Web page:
Prince Philip has officially opened the £3.6m Tiger Territory in London Zoo, a sanctuary to protect critically endangered Sumatran tigers.
The Duke of Edinburgh opened the enclosure two days before it welcomes public visitors for the first time, on 22 March.
The Zoological Society of London transformed a 186-year-old site to make way for the 2,500sqm Indonesian-inspired enclosure.
It will be home to two Sumatran tigers, Jae Jae and Melati. The sanctuary features high feeding pools to encourage natural behaviour, as well as heated rocks, a custom built pool and indoor dens.
The Tiger Territory was built as a result of a large public fundraising campaign and visitors will be able to come face-to-face with the animals through the floor-to-ceiling glass windows.
It is five times the size of the previous tiger enclosure. Jea Jea and Melati will also be able to observe their new home from a towering vantage point.
They are surrounded by tall trees they can scale and a team of horticultural experts at the zoo have studied Indonesian foliage to mimic Sumatra.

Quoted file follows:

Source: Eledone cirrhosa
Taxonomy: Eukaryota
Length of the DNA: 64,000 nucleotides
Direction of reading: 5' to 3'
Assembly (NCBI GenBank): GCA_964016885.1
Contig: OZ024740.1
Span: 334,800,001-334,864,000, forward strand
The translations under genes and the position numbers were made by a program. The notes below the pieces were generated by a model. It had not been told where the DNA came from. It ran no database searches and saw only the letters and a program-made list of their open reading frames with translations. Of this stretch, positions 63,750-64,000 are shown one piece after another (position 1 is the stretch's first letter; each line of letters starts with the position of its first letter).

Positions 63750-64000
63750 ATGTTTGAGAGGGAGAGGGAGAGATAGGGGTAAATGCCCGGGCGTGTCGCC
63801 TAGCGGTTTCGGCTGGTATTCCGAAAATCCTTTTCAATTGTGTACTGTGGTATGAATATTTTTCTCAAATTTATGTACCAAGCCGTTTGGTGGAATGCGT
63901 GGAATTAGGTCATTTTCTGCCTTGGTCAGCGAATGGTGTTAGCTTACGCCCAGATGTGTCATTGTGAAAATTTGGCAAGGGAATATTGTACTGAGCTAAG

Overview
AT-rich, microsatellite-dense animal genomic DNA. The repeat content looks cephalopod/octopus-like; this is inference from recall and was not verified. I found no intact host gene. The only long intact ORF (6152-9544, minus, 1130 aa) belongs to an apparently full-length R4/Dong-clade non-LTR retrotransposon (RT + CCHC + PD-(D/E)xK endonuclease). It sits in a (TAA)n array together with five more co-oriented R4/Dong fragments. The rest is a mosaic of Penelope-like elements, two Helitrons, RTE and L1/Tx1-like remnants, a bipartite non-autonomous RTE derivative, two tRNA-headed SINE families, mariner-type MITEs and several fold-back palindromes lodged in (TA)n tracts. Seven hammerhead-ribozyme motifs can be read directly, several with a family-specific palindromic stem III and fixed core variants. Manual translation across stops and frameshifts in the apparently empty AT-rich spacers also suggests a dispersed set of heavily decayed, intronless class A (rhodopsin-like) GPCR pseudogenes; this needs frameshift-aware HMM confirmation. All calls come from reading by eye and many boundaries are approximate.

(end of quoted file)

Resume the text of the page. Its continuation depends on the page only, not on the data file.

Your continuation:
ZSL is hoping to breed the tigers and learn more about their behaviour to apply it to field conservation projects.
"Tiger Territory will inform and inspire a generation of people to treasure the tiger and understand their role in its survival. It will also help fund ZSL's tiger conservation work in the field, providing a lifeline for years to come," ZSL said in a statement.
The tigers were first introduced to each other last month and tiger team leader Tracey Lee said the meeting went well: "We really couldn't have hoped for a better introduction between these two special tigers; it was love at first sight.
"Melati was the first to make a move, carefully approaching Jae Jae before rubbing her cheeks against his - which is pretty much the equivalent of planting a kiss on his cheek.
"Jae Jae responded in kind, prowling around his territory and letting out deep throaty growls - his way of letting other males in the area know that Melati is his girl. They're showing all the right signs for mating soon which is fantastic for the worldwide breeding programme for these endangered animals."
There are now less than 400 Sumatran tigers remaining in forests on the Indonesian island. Deforestation and poaching means the predator is fast approaching extinction.
Sumatran tigers are the smallest surviving species of tigers and they are distinguished by the heavy black stripes on their orange coats.
Tickets to London Zoo from 22 March, when Tiger Territory opens, cost £25 for adults and £18 for children, but online discounts are available.